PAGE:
CHS

In March, officials closed all of Charlottesville's public schools for two days after a threat was made online against Charlottesville High.

CHARLOTTESVILLE — All schools in Charlottesville will be closed Friday for a second consecutive day as authorities work around the clock to find the source of a threatening online post directed at Charlottesville High School.

In response to the threat, Albemarle County police increased its presence at county schools, which remained open.

Charlottesville police are working with state and federal agencies on the investigation.

The online post, a screenshot of which appeared on Reddit on Wednesday, threatened an ethnic cleansing in the form of a school shooting and told white students at Charlottesville High to stay home. The person who posted the threat claimed to be a Charlottesville student.

Police have not confirmed that that threat is the subject of their investigation, but an email sent by a city schools spokeswoman Thursday afternoon said: “We would like to acknowledge and condemn the fact that this threat was racially charged.”

According to the Reddit thread, the original post came from “the Chans,” referring to the message boards 4chan and 8chan, parts of which are frequented by white supremacists. The sites were banned in New Zealand in the wake of last week’s mosque shooting after they hosted video footage of the attack.

Charlottesville schools Superintendent Rosa Atkins said hate and racism aren’t tolerated in the school system or the community.

“I think we all have to keep in mind a threat against one student, no matter what the ethnicity, is a threat against all of our students and a threat against our teachers and our community,” she said.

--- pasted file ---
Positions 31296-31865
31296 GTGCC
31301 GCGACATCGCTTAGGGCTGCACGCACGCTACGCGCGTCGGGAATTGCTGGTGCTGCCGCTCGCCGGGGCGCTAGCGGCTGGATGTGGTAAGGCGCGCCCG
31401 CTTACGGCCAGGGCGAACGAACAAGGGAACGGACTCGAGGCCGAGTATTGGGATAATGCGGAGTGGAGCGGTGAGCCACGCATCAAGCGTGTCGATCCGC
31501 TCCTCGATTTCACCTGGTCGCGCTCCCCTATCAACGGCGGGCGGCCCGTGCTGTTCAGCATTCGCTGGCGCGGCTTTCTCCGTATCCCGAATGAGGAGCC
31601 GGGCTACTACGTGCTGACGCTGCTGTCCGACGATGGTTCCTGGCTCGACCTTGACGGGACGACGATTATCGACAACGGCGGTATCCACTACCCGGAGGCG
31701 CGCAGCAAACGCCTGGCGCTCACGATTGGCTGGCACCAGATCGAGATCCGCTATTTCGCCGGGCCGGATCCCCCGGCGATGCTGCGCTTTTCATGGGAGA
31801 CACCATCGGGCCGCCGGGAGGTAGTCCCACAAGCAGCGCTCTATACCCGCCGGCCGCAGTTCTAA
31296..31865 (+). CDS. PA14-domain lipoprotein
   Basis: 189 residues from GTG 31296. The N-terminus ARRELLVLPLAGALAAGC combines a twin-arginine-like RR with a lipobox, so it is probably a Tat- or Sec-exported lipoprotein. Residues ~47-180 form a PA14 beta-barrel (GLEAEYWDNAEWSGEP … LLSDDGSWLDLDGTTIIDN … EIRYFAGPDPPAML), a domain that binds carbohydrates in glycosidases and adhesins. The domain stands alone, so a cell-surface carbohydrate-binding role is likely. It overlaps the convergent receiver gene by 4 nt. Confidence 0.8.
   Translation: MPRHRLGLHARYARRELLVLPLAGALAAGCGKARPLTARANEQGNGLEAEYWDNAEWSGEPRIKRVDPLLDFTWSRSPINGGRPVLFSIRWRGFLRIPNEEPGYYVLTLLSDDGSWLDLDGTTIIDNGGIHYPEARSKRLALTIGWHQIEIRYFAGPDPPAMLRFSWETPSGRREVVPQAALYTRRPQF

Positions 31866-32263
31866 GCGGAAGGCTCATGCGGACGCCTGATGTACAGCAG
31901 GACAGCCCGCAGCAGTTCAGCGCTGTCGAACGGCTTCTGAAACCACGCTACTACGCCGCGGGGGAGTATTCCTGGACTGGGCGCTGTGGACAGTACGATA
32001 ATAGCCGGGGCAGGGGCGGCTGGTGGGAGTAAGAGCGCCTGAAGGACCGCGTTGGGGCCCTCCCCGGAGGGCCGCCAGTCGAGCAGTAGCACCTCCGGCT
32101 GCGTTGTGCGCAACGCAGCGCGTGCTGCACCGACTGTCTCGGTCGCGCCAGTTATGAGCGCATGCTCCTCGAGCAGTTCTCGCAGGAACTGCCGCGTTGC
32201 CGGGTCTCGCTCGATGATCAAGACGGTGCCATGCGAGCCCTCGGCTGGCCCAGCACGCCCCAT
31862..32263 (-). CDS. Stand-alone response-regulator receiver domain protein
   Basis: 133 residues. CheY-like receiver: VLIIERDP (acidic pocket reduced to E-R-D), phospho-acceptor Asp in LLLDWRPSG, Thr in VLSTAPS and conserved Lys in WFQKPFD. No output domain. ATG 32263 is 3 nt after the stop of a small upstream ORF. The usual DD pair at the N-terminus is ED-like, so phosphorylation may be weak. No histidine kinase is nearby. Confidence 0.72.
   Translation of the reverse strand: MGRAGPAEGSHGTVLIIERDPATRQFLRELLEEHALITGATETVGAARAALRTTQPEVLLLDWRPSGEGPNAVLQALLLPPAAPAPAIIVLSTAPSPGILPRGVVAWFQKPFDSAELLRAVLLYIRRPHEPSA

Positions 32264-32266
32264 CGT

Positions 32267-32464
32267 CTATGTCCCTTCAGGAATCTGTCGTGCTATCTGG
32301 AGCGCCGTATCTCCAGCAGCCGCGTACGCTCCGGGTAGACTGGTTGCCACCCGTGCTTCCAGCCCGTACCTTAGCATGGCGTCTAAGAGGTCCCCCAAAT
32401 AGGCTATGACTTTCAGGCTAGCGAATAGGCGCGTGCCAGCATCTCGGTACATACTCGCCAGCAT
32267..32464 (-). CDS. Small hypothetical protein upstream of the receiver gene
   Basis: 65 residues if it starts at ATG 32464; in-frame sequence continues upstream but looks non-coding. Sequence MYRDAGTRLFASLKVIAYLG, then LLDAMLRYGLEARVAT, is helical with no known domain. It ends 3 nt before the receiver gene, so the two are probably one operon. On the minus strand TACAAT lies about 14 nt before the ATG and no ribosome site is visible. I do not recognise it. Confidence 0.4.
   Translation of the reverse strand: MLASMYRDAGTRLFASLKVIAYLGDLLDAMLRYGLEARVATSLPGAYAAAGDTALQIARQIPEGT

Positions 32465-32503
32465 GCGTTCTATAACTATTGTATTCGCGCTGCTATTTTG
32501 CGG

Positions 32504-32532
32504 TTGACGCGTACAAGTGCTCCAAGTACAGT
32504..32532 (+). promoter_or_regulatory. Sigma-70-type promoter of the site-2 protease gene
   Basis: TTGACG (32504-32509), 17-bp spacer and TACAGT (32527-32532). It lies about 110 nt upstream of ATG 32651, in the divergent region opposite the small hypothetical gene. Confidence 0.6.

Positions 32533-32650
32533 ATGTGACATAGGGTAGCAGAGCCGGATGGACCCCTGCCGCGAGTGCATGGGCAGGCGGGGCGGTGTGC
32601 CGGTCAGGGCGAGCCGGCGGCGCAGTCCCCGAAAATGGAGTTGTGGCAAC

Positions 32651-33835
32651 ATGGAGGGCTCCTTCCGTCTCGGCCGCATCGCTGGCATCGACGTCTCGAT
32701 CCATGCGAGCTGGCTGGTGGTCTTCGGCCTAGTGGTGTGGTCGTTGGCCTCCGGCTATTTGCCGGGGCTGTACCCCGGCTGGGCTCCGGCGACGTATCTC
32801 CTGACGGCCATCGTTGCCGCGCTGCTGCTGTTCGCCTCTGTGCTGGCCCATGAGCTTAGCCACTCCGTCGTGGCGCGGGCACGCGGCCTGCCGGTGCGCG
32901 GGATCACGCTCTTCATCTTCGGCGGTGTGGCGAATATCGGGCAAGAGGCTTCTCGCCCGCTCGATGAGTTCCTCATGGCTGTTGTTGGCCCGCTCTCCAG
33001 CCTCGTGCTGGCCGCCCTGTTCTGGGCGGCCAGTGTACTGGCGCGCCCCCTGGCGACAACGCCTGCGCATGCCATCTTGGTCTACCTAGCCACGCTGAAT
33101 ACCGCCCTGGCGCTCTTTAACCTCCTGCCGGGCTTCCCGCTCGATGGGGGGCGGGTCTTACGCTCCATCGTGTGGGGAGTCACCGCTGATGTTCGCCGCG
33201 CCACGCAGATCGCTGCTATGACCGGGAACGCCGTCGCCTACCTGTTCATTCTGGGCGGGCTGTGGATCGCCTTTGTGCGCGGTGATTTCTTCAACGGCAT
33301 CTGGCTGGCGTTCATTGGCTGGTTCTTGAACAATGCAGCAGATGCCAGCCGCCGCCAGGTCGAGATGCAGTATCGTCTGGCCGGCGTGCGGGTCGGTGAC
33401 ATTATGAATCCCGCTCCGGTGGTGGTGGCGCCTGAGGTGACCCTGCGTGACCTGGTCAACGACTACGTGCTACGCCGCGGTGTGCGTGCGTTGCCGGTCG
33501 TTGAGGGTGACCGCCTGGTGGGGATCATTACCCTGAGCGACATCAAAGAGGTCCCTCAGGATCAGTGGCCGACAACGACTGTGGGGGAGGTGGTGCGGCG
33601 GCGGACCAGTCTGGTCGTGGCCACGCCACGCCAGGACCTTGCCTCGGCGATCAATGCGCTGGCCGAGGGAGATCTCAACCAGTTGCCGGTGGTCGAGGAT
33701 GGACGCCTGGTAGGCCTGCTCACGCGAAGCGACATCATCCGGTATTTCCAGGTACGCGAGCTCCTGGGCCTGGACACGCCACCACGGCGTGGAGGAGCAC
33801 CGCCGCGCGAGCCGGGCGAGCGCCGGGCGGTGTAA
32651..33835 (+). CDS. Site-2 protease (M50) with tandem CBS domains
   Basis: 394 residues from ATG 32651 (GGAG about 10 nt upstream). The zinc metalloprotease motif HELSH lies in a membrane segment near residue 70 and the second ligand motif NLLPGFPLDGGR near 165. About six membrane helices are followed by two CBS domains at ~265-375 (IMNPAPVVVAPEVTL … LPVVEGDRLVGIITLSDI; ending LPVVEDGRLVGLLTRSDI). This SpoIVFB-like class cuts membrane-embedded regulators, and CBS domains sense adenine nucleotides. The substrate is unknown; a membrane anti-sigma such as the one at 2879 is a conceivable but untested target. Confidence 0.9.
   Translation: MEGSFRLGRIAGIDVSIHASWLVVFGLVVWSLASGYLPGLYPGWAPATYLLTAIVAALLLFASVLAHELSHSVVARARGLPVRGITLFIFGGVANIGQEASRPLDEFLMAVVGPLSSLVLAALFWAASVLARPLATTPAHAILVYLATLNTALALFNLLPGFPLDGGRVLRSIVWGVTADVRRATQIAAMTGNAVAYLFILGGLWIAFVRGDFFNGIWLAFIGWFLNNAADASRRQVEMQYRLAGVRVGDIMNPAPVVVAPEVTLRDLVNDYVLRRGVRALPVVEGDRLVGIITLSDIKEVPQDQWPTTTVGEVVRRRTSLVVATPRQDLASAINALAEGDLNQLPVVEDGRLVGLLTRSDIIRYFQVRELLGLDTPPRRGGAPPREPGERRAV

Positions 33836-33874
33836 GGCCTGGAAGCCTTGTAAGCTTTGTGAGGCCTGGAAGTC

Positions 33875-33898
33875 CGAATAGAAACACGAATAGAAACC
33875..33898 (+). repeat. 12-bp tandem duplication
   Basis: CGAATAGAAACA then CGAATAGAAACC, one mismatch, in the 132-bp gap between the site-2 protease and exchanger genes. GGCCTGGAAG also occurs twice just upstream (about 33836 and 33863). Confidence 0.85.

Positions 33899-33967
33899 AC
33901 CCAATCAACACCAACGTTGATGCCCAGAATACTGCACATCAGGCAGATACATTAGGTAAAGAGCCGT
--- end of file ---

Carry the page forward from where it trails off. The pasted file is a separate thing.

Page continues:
Charlottesville Police Chief RaShall Brackney said Thursday afternoon that investigators were working to identify the source of the original post and were obtaining search warrants.

“What we can say is that the majority of the sites will cooperate with us knowing that there is an outstanding threat,” she said.

Atkins said the school division is collaborating with Charlottesville police on the investigation and safety decisions.

“When our doors open, we want to make sure that we have environments that feel healthy and feel safe,” she said.

In the announcement about Friday’s closure, the school system provided resources for parents on how to talk to their children about why schools are closed, including a guide on how to help them feel safe during uncertain times.

In deciding to close Thursday and Friday, Atkins said the school division considered the mental health and well-being of staff members and students as well.

“It affects everyone. ... If we open our schools, how will our teachers and staff be able to operate during the day?” she said. “How effective will they be during the day, knowing that there is a threat against our school system?”

Brackney, the police chief, said she wouldn’t divulge strategies to protect the schools when they reopen.

With schools closed Thursday, City of Promise worked to fill the void and provide lunch to local children. During a school day, students can receive free breakfast and lunch if they qualify. Denise Johnson, program director for City of Promise, said the nonprofit delivered 200 pizzas to children living at public housing complexes. Charlottesville City Schools donated apples and oranges for the lunch meals.

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